FIG. 8 illustrates schematically an apparatus for producing an electrophotographic light-receiving member employing non-monocrystalline silicon carbide semiconductors of the present invention and conventional ones according to microwave glow discharge.

FIG. 9 is a schematic view of the film-forming apparatus 800 shown in FIG. 8.

DESCRIPTION OF THE PREFERRED EMBODIMENT

The preferred embodiment of the non-monocrystalline silicon carbide semiconductor of the present invention contains at least carbon atoms, silicon atoms, and hydrogen atoms and/or halogen atoms, the non-monocrystalline silicon carbide semiconductor having therein microvoids with an average radius of not more than 3.5Å at a microvoid density of not more than 11019 (cm-3).

The preferred embodiment of the process of the present invention produces a non-monocrystalline silicon carbide semiconductor having therein microvoids with an average radius of not more than 3.5Å at a microvoid density of not more than 11019 (cm-3). The process including adding deuterium gas to a starting silane type gas and a starting silicon carbide type gas and subjecting the gases to microwave glow discharge decomposition.

With the average radius of not more than 3.5Å of the microvoids in the present invention, the possibility that the hydrogen atoms contained in the microvoids form three-centered bonding of C--H--C increases, which enables the compensation of the dangling bonds of the carbon atoms and structural relaxation with less content of hydrogen.

With the microvoid density of 11019 (cm-3), the dangling bond and the film distortion are further decreased.

Further, in the case where the non-monocrystalline silicon carbide semiconductor films are laminated, the state of the interface is improved by limiting the size and the number of the microvoids as defined in the present invention.

In the non-monocrystalline silicon carbide semiconductor film of the present invention, by lowering the microvoid density to a level of 11019 (cm-3) or less, the facial density of the microvoid on an interface and on a surface can be decreased to less than 21011 (cm-2).

The average radius of not more than 3.5Å of the microvoids improves the smoothness of the interface and the surface. Therefore, in the case where the non-monocrystalline silicon carbide semiconductor films are laminated, the interfacial level is lowered and the strain at the interface decreases.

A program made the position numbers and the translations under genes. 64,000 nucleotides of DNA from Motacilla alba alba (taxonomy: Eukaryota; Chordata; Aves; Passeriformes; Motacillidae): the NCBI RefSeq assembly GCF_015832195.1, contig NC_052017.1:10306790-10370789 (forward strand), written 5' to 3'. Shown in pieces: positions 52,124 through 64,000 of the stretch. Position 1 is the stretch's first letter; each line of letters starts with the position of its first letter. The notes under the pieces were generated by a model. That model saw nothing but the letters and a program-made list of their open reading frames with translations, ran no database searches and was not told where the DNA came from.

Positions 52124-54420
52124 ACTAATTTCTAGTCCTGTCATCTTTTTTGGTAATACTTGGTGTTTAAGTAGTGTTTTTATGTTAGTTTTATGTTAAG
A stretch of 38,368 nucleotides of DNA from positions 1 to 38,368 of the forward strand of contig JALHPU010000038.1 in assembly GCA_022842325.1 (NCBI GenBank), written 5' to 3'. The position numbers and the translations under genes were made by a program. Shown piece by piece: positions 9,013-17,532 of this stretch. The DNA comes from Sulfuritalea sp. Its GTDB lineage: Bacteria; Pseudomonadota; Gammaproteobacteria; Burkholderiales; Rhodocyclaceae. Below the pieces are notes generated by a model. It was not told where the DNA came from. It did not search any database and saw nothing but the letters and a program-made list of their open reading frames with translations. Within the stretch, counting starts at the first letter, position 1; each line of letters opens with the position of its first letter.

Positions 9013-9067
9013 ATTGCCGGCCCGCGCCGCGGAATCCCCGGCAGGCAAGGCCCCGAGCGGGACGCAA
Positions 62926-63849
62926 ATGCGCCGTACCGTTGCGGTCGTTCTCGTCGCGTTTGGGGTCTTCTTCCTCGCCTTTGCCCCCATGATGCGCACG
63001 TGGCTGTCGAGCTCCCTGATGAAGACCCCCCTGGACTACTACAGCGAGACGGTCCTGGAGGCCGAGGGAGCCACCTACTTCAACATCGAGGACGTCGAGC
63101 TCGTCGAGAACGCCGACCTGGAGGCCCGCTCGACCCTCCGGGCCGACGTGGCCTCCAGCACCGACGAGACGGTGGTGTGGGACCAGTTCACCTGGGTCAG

Furthermore, in the non-monocrystalline silicon carbide semiconductor of the present invention, impurity-doping efficiency is improved owing to the small average radius and small density of the microvoids. In other words, the smaller average radius and the lower density of the microvoids, and the smaller proportion of the C--H3 bond as contained decrease the degree of freedom of the non-monocrystalline silicon carbide semiconductor in comparison with that of conventional ones. Consequently, in doping an impurity into the non-monocrystalline silicon carbide semiconductor of the present invention, the restriction force increases or the degree of freedom decreases, thereby increasing the possibility of coordination of the impurity as a tetradentate and raising the efficiency of the impurity doping.

Furthermore, the non-monocrystalline silicon carbide semiconductor has the following advantages: the impurity added thereto is not readily diffused; close contact is excellent in the case where a plurality of layers thereof are laminated; a junction of excellent characteristics can be formed therein; electric breakdown is caused less readily even in a thin film state; and charge migrates more readily therein.

Accordingly, the non-monocrystalline silicon carbide semiconductor of the present invention will improve the properties of photoelectric transducing elements and semiconductor elements such as light-receiving members for electrophotography, solar cells, thin-film transistors, photosensors, and the like owing to the effects described above.

The non-monocrystalline silicon carbide semiconductor of the present invention is described below in more detail.